Open from Tuesday to Saturday from 10am to 5pm. Sun- & holidays closed. Monday by appointment.
Due to the measures taken with regard to the coronavirus,
we are obliged to close.
Access only possible with an appointment, please call this number : +32 472 40 13 38.
First Registration 04/11/1996 New Delivered to France , NO USA RE - Import
(from Wikipedia, the free encyclopedia) The Lamborghini Diablo is a high-performance mid-engined sports car that was built by Italian automaker Lamborghini between 1990 and 2001. It was the first Lamborghini capable of attaining a top speed in excess of 200 miles per hour (320 km/h). After the end of its production run in 2001, the Diablo was replaced by the Lamborghini Murciélago. Diablo is "devil" in Spanish, which is diavolo in Italian.
At a time when the company was financed by the Swiss-based Mimram brothers, Lamborghini began development of what was codenamed Project 1232 in June 1985 as a replacement for the Countach model. The brief stated that its top speed had to be at least 315 km/h (196 mph).
The design of the car was contracted to Marcello Gandini, who had designed its two predecessors. When Chrysler bought the company in 1987, providing money to complete its development, its management was uncomfortable with Gandini’s designs and commissioned its design team in Detroit to execute a third extensive redesign, smoothing out the trademark sharp edges and corners of Gandini's original design, and leaving him famously unimpressed. In fact, Gandini was so disappointed with the "softened" shape that he would later realize his original design in the Cizeta-Moroder V16T.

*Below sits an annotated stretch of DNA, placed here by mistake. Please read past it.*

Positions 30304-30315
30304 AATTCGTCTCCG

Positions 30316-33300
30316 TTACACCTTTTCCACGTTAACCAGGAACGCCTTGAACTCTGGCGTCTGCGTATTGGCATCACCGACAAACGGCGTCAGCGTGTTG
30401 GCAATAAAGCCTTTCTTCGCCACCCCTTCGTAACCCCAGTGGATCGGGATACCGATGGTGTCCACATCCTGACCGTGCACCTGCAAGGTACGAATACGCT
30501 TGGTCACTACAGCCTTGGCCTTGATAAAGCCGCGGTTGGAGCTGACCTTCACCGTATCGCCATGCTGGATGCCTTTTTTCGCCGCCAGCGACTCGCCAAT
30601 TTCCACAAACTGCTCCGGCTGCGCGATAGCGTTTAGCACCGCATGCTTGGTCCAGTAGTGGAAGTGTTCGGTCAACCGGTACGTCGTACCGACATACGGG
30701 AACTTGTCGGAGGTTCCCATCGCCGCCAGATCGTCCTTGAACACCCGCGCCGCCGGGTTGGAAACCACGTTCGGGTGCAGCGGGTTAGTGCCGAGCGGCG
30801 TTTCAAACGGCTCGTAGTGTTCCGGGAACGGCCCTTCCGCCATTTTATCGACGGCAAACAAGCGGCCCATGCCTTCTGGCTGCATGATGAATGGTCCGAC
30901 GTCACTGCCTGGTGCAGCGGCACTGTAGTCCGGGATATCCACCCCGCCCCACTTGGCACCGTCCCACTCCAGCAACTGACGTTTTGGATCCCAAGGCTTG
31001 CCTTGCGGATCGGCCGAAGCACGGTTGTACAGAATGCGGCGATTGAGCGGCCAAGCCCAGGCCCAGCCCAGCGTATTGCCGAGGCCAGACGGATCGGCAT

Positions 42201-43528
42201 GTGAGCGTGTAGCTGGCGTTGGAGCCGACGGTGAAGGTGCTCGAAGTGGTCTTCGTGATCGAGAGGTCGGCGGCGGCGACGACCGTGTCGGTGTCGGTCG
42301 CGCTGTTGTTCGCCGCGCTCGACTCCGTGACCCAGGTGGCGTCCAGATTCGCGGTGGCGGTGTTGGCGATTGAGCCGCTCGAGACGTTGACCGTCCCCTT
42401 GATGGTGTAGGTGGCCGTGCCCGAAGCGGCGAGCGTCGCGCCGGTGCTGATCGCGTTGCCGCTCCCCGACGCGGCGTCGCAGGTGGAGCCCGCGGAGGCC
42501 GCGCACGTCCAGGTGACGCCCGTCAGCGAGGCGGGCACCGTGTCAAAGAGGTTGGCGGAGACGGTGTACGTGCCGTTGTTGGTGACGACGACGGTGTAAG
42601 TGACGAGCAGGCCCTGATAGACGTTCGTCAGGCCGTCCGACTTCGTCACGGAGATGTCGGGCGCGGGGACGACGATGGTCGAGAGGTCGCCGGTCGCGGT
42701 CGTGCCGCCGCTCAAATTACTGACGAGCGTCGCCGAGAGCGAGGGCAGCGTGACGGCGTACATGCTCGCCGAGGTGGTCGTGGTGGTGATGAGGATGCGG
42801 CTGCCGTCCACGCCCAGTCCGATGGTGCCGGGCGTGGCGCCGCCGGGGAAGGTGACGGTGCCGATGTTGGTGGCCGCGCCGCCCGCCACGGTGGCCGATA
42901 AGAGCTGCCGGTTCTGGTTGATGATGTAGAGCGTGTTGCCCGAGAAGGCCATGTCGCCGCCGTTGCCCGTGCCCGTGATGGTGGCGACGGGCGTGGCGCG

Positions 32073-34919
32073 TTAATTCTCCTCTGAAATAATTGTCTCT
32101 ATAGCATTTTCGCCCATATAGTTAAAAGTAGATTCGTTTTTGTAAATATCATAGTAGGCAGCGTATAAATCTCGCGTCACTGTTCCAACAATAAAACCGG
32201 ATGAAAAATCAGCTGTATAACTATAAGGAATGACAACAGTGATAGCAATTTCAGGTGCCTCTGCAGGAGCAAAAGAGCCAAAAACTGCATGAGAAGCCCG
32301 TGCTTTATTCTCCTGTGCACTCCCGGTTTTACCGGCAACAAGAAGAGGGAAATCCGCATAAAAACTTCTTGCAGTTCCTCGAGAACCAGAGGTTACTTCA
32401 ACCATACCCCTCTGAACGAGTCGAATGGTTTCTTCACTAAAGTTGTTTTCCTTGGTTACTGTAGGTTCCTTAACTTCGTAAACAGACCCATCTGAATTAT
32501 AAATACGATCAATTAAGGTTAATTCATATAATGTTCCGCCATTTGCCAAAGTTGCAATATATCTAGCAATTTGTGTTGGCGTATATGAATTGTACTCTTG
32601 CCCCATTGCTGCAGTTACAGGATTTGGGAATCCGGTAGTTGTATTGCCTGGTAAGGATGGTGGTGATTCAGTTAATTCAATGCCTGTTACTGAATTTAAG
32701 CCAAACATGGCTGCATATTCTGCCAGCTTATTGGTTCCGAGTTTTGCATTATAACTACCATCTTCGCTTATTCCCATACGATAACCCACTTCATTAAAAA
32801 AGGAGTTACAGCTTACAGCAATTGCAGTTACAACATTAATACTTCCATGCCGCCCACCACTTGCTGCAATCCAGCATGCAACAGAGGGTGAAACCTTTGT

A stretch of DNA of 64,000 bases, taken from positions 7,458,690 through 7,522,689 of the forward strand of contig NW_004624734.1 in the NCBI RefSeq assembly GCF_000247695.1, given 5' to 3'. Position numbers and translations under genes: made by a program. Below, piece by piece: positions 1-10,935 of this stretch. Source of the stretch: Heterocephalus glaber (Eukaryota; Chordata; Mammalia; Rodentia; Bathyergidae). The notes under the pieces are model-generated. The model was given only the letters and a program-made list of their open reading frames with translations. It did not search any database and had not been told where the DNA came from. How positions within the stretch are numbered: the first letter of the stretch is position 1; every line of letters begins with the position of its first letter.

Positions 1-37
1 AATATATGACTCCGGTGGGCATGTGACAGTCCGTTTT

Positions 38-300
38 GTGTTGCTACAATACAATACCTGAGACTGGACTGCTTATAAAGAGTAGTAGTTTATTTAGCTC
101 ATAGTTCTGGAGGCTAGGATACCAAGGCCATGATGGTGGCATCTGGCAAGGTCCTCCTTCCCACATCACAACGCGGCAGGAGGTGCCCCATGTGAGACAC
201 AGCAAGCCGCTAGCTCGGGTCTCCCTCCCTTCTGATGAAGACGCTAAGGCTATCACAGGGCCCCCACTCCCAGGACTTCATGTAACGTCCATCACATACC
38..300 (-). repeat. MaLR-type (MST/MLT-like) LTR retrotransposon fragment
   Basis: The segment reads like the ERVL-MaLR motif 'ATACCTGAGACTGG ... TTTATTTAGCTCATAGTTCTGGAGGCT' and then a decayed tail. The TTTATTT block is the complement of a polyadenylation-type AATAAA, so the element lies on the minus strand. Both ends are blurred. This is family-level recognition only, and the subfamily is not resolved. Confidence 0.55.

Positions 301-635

The car became known as the Diablo, carrying on Lamborghini's tradition of naming its cars after breeds of fighting bull. The Diablo was named after a ferocious bull raised by the Duke of Veragua in the 19th century, famous for fighting an epic battle with 'El Chicorro' in Madrid on July 11, 1869. In the words of Top Gear presenter Jeremy Clarkson, the Diablo was designed "solely to be the biggest head-turner in the world."
The project is believed to have cost a total of 6,000,000,000 lira.
The Diablo was presented to the public for sale on January 21, 1990. Power came from a 5.7 L (348 cu in), 48-valve version of the existing Lamborghini V12 featuring dual overhead cams and computer-controlled multi-point fuel injection, producing a maximum output of 499 PS (367 kW; 492 hp) and 580 N·m (428 lb·ft) of torque. The vehicle could reach 100 km/h (62 mph) in about 4.5 seconds, with a top speed of 202 mph (325 km/h). The Diablo was rear-wheel drive and the engine was mid-mounted to aid its weight balance.
The Diablo came better equipped than the Countach had; standard features included fully adjustable seats and steering wheel, electric windows, an Alpine stereo system, and power steering. Anti-lock brakes were not initially available, although they would eventually be used. A few options were available, including a custom-molded driver's seat, remote CD changer and subwoofer, rear spoiler, factory fitted luggage set (priced at $2,600) and an exclusive Breguet clock for the dash (priced at $10,500).
A total of 3,000 Diablo's was produced from 1990 until 2001.
Bodywork;. Length/width/height/wheelbase – cm (in) : 446/204/111/265 (175.6/80.3/43.5/104.3); weight : 1600 kg (3532 lb).
Mechanics. V12 5707 cc (348 ci) engine, rear mounted, 48 valves, injection, manual 5 speed gearbox, rear-wheel drive. Maximum power : 492 bhp at 7000 rpm; torque : 580 nM at 5200 rpm. Top speed : 331 km/h (206 mph); 0 – 60 mph in 4.2 sec.